A staff team from the International Monetary Fund is getting ready to visit Ghana this month for the final country review under the Extended Credit Facility programme which the two counterparties entered into in April 2015. The ECF programme was originally scheduled to run for three years, but lapses in implementation in 2016 led the IMF to insist on a one year extension which the then newly installed President Nana Akuffo-Addo administration reluctantly agreed to in 2017.
The February visit by an IMF team will likely combine the 7th and 8th programme reviews, ahead of the official expiration of the ECF programme on April 4. However, only economic and financial data up to December 31, 2018 will be used for the reviews, which means, for example that the cedi’s significant depreciation since the beginning of this year will not be considered. Ghana is also expected to receive about US$200 million, this being the last tranche of the US$918 million in total financial support agreed by the IMF under the programme. The financial support was originally to be given in its entirety to the Bank of Ghana as balance of payments support but since the beginning of last year, the IMF has agreed to a government request that part of it be used for budgetary spending support.
The IMF’s country representative to Ghana, Dr Albert Touna Mama has also confirmed that there have been no discussions on further direct collaboration between the Fund and government.
Indeed, the incumbent government did not want the one year extension of the ECF programme suggested by the IMF in 2017, after its predecessor had overseen a sharp rise in the fiscal deficit in 2016 to nearly twice the target for that year, and only acquiesced after the Fund had given it a thinly veiled warning that this would send negative signals to the international financial community on which Ghana is currently forced to rely heavily for financing its fiscal gap.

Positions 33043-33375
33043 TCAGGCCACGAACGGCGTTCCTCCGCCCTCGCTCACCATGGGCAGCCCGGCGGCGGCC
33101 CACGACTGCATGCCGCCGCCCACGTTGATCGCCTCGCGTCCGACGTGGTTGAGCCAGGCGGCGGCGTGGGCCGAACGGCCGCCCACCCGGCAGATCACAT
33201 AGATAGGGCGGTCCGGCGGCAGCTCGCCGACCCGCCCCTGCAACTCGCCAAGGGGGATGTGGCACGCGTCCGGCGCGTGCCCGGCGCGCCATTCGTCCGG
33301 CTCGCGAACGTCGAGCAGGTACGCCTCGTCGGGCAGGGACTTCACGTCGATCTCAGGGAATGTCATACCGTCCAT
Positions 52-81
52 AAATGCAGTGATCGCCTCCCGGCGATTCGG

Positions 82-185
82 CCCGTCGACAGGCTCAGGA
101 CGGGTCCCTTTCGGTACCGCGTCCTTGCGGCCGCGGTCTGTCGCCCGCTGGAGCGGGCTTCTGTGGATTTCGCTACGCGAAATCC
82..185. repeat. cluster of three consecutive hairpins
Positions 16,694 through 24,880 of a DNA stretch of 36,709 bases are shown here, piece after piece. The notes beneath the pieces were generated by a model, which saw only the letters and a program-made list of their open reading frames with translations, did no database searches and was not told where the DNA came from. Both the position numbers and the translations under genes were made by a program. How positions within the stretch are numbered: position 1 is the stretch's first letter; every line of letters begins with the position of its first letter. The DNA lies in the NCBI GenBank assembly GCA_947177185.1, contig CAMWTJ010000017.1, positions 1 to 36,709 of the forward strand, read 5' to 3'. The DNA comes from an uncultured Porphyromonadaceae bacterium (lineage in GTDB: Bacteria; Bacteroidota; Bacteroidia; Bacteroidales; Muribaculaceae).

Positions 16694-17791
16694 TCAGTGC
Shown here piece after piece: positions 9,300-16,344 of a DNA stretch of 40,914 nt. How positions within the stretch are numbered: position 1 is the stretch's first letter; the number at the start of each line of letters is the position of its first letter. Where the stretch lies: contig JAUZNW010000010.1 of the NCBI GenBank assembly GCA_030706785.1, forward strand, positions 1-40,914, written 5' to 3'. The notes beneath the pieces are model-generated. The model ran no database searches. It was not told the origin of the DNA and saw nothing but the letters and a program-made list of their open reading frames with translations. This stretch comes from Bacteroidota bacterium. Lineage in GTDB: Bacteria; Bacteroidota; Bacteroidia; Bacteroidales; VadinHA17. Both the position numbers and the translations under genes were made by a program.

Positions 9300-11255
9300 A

During its electoral campaign for the December 2016 general elections, the then opposition had promised to replace the demand management focus prescribed by the IMF with supply side expansionary economic policy. Since assuming office in January 2017 however, the new government had to stay its hand because of Ghana’s commitment to the ongoing IMF programme. Instructively though, its 2019 budget – its first without direct Fund influence – is cautiously expansionary with the first deliberately planned increase in the fiscal deficit since 2015, from 3.9 percent of (the rebased) Gross Domestic Product) in 2018 to 4.2 percent this year.
While both the IMF and the Government of Ghana have tried to give the impression publicly that they are on exactly the same page, the IMF itself seems to see the need to resort to its previous “carrot and stick” tactics. Its Ghana representative, Dr Albert Mama, last week asserted that “There will be a lot of investment coming if there is a sense that the financial discipline can be maintained without the IMF and that will bring lower financing costs. Staying the course of discipline will do wonders for the Ghanaian economy.”
To be sure government is acutely aware of the dangers of instigating negative reviews by the IMF even after the programme expires. Government has announced plans to do a US$3 billion bond issuance on the international capital market this year even as it tries to convince foreign investors in its cedi-denominated medium and long tenured domestic debt securities to keep their investments in Ghana despite falling local interest yields and rising interest rates in the United States and Europe.
Crucially, government agrees with the IMF that its ambitious public spending programmes need to be financed by significantly increased domestic tax revenues, rather than widening fiscal deficits.
By Toma Imirhe